This is one of the better venues in town, and many big name performers coming through town. There are two locations, one on 1st Ave and another in SoDo so make sure you know where your show is (we made that mistake). Find out which artists are coming to town soon on the Showbox Schedule.
Stone Way Café
This laidback cafe serves food, coffee and beer, and hosts live music weekly as well as open mic sessions. Everyday they have someone new come to play, so make sure to check out their schedule on their website.
The Pink Door
If you like your nightlife a little more... shall we say, interesting, The Pink Door will tickle your fancy. This intimate venue has a spectacular view of Seattle, is known for excellent Italian-American food and has an eclectic mix of nightly entertainment. From live music to their famous cabaret & burlesque shows on Saturdays that feature aerial artists, be sure to make reservations in advance!
12. Try Vietnamese Food in Seattle
When we heard that pho is to Seattle what hot dogs are to Chicago and what pizza is to New York, we started having vivid daydreams of slurping broth and noodles. And the Vietnamese food scene in Seattle goes far beyond pho.
After spending 6 weeks in Vietnam, we are undeniably obsessed with cuisine from this Southeast Asian country, and were super pleased with the flavors we found in Seattle.
Upscale: Ba Bar Restaurant
If your budget isn’t super tight and plastic chairs just ain’t your thing, Ba Bar is sure to wow you. The food we ordered was spectacular and everything my tastebuds were craving. The ambiance, however chic and cool it was, didn’t scream Vietnamese but rather “upscale urban bar”. There are a few locations around the city, but we dined at their flagship Capitol Hill location.
What to order:
Pho: if you’re new to Vietnamese cuisine, this bowl of brothy deliciousness is a good stepping stone. Thinly sliced pieces of rare beef cook in the delicate, yet complex broth. Fresh herbs will delight your senses as the meat melts – yes, melts! – in your mouth.
Bun Cha: If pho doesn’t get you all that excited – been there, done that – try this northern Vietnamese dish that we fell head over flip flops for in Hanoi. The version we ordered at this Seattle restaurant was described as “deconstructed” and was served so that you could put all the ingredients together in the bowl, or eat it like lettuce wraps. The flavors were spot on: tangy, vinegary, spicy, and a bit sweet.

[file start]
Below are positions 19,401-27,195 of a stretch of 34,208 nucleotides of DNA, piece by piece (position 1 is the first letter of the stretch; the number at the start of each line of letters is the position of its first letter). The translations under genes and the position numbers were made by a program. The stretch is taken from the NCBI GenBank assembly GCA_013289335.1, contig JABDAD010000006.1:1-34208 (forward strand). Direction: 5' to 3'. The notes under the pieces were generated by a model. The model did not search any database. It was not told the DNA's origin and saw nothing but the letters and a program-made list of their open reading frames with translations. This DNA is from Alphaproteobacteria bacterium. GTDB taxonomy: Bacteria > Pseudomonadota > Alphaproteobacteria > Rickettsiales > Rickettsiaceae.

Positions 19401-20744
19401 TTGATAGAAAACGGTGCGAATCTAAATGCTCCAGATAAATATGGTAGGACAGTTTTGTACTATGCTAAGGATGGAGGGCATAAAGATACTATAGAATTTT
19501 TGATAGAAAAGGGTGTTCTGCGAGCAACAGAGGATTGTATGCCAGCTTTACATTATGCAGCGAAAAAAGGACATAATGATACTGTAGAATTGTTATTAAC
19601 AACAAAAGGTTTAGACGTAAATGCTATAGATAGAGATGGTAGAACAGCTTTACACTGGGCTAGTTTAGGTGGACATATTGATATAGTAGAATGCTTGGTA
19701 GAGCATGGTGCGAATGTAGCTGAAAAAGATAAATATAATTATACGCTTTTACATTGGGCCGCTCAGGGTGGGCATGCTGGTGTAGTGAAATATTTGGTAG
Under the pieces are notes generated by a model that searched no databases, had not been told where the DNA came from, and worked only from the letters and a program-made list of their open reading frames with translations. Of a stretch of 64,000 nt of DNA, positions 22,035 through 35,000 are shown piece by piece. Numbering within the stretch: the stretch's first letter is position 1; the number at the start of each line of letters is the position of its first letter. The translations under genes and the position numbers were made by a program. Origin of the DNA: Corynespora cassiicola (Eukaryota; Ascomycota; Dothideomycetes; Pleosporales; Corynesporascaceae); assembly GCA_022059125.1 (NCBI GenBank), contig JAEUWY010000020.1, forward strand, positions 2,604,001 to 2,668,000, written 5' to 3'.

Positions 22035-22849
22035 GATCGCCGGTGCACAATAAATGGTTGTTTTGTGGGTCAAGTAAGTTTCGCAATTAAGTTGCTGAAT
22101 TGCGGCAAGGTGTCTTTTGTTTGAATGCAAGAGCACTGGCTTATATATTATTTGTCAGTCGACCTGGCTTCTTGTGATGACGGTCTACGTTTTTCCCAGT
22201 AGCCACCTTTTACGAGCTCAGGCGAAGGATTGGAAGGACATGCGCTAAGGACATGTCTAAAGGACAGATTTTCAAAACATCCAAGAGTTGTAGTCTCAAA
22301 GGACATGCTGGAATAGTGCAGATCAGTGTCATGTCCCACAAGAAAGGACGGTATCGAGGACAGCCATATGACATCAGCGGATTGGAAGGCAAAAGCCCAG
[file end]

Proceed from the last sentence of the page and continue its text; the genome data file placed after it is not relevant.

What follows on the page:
Tip: Try to make it to Happy Hour for the best deals! Check out the deals and hours of each location on Ba Bar's website.
Budget: Rise & Shine Bakery
For a killer Banh Mi (delicious Vietnamese baguette sandwich), head straight to Rise & Shine Bakery. The rave reviews speak for themselves.
Chain Worth Mentioning: Cyclo Pho
With 5 locations around Seattle, this local chain is known for serving up tasty Vietnamese food at affordable prices.
13. Grab a Drink
If you’re searching for where to have drinks in Seattle and you love craft beer as much as we do, you’ll be one happy lad or lassie in Seattle! With an abundance of taprooms, distilleries and cider rooms in this city, you won’t need to walk far for a high-quality pint. And if beer isn't your thing, don't worry: Seattle also has a great selection of wines and cocktails.
With a cozy fireplace, a nice outdoor area, and free pretzels and local apples to munch on, Fremont Brewing happens to be one of our favorites. Oh, and it doesn’t hurt that that have a huge selection of tasty brews that made us never want to leave. Try the nitro porter and the double IPA, or order a flight for a real party!
Go Brewery Hopping in Seattle
Woodinville Wine Country
You don't have to go to Napa Valley to go winery hopping! In fact, just 30 minutes northeast of Seattle is Woodinville Wine Country, which boasts 118 wineries and tasting rooms, as well as 14 breweries, cideries and distilleries, and 30 restaurants. You'll feel like you're a world away from the big city but can return to Seattle in time for dinner reservations!
For a not so typical night on the town, try out one of Seattle's secret bars -- from prohibition-inspired speakeasies that require a password for entry to hidden bars that serve cocktails handcrafted especially for your tastes and mood, check out this list of Seattle's coolest secret bars.
Rhein Haus Beer Hall
This beer hall seems like it belongs in Germany instead of the PNW, but hey, we're not complaining. With bocce ball court, a fire pit, house made sausages and pretzels, as well as a long list of beers to choose from, Rhein Haus is a great place to spend a night in Seattle.
Where to Stay in Seattle
High-End/Luxury Hotel: Fairmont Olympic Hotel - The best Seattle has to offer. Perfect for the business traveler or a weekend splurge.
Mid-Range/Couple Stay: 11th Avenue Inn Bed and Breakfast - Lovely B&B in a great location on Capitol Hill.
Budget/Social Hotel: Green Tortoise Hostel Seattle - Steps away from Pike Place Market, this hostel has a social atmosphere and a good breakfast.
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What would you choose to do in Seattle? How would you spend a weekend there? It's your choice, now start planning. Let us know your perfect weekend in Seattle in the comments below!